Following the revelation that Apple’s top lawyer Bruce Sewell will testify before Congress this coming week over encryption, another attorney for the company has sat down with CNN to discuss the ongoing case. In the interview, current Apple representative and former United States solicitor general Ted Olson discussed how what the government is asking Apple to do is “limitless.”
An appeals court on Friday overturned a ruling that would have forced Samsung to pay $120 million in damages to Apple for patent infringement, reports Reuters. In this specific case, one of several patent battles between the two companies, Apple claimed that Samsung infringed on its “quick links” patent.
Senate Intelligence Committee considering bill to penalize companies refusing to decrypt user devices
Following Apple’s refusal to unlock an iPhone 5c used by one of the San Bernardino gunmen, the Wall Street Journal reports that the Senate Intelligence Committee Chairman Richard Burr, a Republican out of North Carolina, plans to propose a new bill that would impose criminal penalties on companies that don’t comply with those types of orders. Citing people familiar with the matter, the report says that Burr’s plan isn’t finalized yet and that it’s unclear how many other lawmakers support the idea.
In the patent battle that feels as if it will never end, Apple has today asked the Supreme Court not to review Samsung’s latest appeals request in the two companies’ ongoing patent feud. Back in December, it was announced that Apple and Samsung had reached a $548 million settlement, but with a catch. Samsung said in its part of the agreement that it reserved the right to reclaim reimbursement should any position of the trial be modified…
According to a report out of Bloomberg, notorious patent troll VirnetX is seeking $532 million from Apple, claiming that Apple has taken its intellectual property without permission. VirnetX holds a variety of patents relating to technology used in creating Virtual Private Networks, or VPNs. The company claims that Apple’s own VPN technology, as well as its FaceTime and iMessage services, all infringe on its patents.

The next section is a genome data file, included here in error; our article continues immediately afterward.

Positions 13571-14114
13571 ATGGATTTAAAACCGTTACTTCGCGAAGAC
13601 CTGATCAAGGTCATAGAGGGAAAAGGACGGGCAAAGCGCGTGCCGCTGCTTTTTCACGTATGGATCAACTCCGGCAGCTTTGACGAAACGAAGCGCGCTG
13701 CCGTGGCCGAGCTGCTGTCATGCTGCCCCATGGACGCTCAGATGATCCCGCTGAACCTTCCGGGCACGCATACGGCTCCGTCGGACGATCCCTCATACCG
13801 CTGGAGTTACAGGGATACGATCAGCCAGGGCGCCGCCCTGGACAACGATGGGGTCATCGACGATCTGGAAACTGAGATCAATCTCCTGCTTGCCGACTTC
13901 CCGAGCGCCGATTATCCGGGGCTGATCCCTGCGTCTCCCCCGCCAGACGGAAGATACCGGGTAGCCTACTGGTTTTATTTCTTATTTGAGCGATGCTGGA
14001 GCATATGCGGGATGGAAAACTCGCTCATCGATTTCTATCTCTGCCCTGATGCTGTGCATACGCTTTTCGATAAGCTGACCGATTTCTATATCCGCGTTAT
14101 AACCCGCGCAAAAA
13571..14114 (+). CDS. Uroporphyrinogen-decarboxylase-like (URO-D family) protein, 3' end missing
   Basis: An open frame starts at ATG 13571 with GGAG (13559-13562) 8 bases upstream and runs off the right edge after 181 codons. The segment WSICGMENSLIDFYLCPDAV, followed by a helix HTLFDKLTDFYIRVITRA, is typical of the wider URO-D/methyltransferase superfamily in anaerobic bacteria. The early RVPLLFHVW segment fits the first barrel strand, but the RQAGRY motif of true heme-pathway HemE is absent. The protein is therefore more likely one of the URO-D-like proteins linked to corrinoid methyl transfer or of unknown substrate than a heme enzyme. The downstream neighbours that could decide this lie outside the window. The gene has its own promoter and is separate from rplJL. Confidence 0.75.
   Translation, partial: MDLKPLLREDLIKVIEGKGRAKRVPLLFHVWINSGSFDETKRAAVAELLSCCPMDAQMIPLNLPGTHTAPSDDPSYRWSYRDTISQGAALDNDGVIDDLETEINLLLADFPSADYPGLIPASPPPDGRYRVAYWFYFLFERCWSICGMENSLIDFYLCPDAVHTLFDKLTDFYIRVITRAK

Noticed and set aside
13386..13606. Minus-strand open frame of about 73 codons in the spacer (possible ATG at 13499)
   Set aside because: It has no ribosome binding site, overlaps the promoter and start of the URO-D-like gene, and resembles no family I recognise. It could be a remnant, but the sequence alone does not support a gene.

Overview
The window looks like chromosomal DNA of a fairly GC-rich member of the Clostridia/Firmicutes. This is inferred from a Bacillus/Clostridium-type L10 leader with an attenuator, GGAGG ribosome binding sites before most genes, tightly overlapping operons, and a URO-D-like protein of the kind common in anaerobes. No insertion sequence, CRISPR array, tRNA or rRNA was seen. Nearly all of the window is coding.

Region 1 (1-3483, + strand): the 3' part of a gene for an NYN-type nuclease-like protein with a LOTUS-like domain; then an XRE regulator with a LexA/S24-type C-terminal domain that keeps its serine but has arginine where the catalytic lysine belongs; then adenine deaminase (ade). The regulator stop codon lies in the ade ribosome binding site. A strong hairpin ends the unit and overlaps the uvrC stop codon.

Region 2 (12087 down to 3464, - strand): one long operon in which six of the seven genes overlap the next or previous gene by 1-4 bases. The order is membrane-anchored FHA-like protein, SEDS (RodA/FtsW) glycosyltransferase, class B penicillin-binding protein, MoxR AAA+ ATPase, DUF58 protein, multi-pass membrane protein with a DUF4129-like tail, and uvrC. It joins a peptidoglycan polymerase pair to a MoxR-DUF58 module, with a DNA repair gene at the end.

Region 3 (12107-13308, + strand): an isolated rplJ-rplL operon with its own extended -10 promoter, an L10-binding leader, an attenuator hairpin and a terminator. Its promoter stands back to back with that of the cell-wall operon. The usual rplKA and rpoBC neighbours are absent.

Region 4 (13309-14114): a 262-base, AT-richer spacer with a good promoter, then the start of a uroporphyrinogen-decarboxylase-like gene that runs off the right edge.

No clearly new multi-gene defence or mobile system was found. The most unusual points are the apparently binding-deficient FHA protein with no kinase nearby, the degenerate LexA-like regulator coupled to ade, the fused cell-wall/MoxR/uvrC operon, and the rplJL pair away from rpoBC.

A new bill proposed in New York could see that all phone manufacturers be required to implement a way for law enforcement agencies to access and decrypt user devices. This bill is somewhat similar to the Investigatory Powers Bill currently being debated in the UK, which Apple has voiced its opposition towards. Apple and Tim Cook have repeatedly stated that government agencies should not have any access to user devices or data, whether be through a built-in backdoor or other means.
In a new class action lawsuit, Apple is being accused of deceptive trade practices and false advertising due to its claims of iOS 9 being compatible with older iOS devices, primarily the iPhone 4s. The lawsuit claims that iOS “significantly interferes” with the performance of the iPhone 4s and that Apple is in the wrong for not allow users to downgrade to older versions of the operating system.
Earlier this week, Apple stated that it would be nearly impossible for it to access the data on a passcode-locked iOS device running iOS 8 or later. The company also noted, however, that even if it were possible, it would not feel comfortable doing so as to not tarnish the trust it shares with its customers. The Department of Justice has now dismissed that argument, saying that Apple should be required to unlock encrypted data because iOS is “licensed, not sold” to customers (via DailyDot).
We all know the features of OS X El Capitan pretty well by now: Split View multitasking, new San Francisco system font, overhauled Notes app, and smaller changes throughout. Before anyone upgrades to El Cap, however, we’re all faced with the usual scrolling wall of text that we’re asked to read and agree to before ever using OS X: the licensing agreement.
I’m guessing virtually no one reads beyond the first paragraph if even that, but Robb Schecter, a self-described programmer/lawyer, took for one the team this year and translated El Cap’s license into plain English. These 7 points tell me more than I admittedly knew before:
Earlier this week, Apple was found guilty in an ongoing patent lawsuit initiated by the University of Wisconsin-Madison. At the time, Apple was said to potentially owe the university’s patent licensing arm $862 million in damages. Today, however, Reuters reports that the jury in the case, after much deliberation, has ordered Apple to pay $234 million in damages.
Germany’s top civil court today has ruled against Apple in a case pertaining to the company’s swipe-to-unlock input method. Judges in the case explained that swipe-to-unlock is not sophisticated enough to be awarded patent protection. This ruling falls in line with a similar ruling that favored Motorola back in 2013 (via Bloomberg).
Following a request for a rehearing of its battle with Apple earlier this summer, Samsung last week had its plea denied by the U.S. Federal Circuit Court of Appeals, putting the case on its last leg. Samsung was hoping that the federal appeals court would reconsider the U.S Federal Circuit Court’s decision to uphold damages from a 2012 ruling. Following last week’s rejections, Samsung’s final option would be to appeal to the U.S. Supreme Court, and now it appears that the company is doing just that.